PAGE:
No. I haven't lost a child. Not my child. Not my bright, shining life. But I feel the ache of it--right down to my soul. I know the emptiness of perfect potential gone limp in your arms and I have witnessed too closely a mother gripping the side of a casket so tightly that seperation seems impossible.
I don't know how to tell this story. I have lived with it for so much of my life that it has existed longer than the majority of my days and will continue to consume more with each year that passes. It is never really absent, although it is patient--and waits quietly to come forward. To put pen to paper--to give life to this memory--is to admit the fear, the heartbreak, the tears, the love, the guilt, and the unending despair and responsibility of losing something more than precious. Losing it while entrusted to keep it safe for another.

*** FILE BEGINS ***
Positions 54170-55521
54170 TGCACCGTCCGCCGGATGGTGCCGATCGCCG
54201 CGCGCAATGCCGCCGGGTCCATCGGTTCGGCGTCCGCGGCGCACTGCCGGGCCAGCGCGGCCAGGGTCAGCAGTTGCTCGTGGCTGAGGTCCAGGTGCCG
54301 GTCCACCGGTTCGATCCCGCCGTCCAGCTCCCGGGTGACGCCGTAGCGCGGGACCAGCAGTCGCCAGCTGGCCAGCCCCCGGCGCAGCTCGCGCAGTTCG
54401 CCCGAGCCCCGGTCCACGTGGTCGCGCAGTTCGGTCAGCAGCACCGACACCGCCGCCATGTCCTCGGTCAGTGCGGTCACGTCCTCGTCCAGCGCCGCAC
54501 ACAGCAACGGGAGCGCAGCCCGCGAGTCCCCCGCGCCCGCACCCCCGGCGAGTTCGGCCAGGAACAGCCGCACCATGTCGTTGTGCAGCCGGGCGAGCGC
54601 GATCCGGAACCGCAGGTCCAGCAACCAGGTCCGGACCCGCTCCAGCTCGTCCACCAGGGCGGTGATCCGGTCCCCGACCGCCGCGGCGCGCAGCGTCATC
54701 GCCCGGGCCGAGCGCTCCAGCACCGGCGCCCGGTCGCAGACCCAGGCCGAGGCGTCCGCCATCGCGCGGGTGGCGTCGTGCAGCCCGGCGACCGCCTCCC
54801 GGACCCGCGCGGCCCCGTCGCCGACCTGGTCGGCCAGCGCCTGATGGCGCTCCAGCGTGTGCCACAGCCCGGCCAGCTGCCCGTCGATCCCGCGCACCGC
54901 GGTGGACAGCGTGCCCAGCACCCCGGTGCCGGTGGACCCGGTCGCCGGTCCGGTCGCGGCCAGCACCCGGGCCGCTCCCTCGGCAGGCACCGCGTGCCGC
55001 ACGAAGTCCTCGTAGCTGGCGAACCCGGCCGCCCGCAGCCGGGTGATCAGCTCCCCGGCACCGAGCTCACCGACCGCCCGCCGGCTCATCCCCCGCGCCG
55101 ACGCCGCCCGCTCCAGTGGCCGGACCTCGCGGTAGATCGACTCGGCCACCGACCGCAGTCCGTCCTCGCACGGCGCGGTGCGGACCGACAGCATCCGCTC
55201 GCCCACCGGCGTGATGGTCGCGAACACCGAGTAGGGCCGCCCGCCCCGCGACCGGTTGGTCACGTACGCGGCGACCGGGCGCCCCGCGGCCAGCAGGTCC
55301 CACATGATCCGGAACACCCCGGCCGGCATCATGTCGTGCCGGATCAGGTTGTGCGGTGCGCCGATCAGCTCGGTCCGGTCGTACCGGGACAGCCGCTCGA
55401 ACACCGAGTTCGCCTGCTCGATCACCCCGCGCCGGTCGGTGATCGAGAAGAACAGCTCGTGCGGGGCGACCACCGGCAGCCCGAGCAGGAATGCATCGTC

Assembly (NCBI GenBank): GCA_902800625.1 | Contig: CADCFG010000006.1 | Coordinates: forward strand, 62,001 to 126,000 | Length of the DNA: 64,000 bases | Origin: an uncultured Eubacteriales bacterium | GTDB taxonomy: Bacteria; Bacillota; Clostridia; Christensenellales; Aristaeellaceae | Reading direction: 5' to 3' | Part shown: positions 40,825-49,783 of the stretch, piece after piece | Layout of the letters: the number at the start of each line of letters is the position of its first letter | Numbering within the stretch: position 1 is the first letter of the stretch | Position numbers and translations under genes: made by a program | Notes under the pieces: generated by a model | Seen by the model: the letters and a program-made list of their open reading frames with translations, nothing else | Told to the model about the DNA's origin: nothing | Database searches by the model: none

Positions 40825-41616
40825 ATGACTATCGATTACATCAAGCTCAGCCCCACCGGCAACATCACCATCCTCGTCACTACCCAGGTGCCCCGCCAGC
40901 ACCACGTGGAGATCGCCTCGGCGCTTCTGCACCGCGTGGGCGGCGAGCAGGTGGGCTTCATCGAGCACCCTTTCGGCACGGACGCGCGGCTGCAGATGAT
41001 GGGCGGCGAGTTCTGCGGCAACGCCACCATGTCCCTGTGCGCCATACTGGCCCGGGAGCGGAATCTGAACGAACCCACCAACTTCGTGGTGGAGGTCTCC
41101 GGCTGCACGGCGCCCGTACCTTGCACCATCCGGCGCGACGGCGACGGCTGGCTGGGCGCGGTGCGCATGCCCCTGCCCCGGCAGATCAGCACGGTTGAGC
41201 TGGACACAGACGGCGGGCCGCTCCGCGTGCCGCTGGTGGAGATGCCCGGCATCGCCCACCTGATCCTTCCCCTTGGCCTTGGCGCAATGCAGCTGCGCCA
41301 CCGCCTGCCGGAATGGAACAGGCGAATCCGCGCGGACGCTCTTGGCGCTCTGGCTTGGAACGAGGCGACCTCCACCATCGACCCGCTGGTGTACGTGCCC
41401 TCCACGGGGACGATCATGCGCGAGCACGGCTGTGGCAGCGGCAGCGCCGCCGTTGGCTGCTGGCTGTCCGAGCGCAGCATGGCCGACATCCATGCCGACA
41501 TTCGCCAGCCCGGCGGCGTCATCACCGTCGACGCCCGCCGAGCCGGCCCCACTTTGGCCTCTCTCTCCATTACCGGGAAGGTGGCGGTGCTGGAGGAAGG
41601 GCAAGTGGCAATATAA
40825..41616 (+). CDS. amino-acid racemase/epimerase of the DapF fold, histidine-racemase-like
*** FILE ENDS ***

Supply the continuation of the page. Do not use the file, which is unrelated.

It's incredible in life--so many things that we carry with us--things we learn to "live with" but never "get over." There are moments too terrible and sacred to ever be left behind.
This is not a story of pity--of lost hope. I will not allow it to become that. It is just a story: naked and exposed, offering only what it is without asking for forgiveness or understanding. Without a right to either. But with a voice that longs to be heard.
Two weeks before my 17th birthday, the beautiful three-month-old boy I was caring for died in his sleep. He would be 18 years old today--maybe in college, maybe working while he takes a year off--but maybe is all there is. I have never visited his grave but I carry him with me every day. Him, along with his mother, his father, and his two sisters who were there that night. And I can't even begin to imagine what they are carrying with them, because it is too painful and I am too terrified of their truth.
I am amazed at the capacity for grief that we own as human beings. How raw a wound can be years later. How anniversaries haunt us every year--and sometimes every day is an unfulfilled promise of what might have been.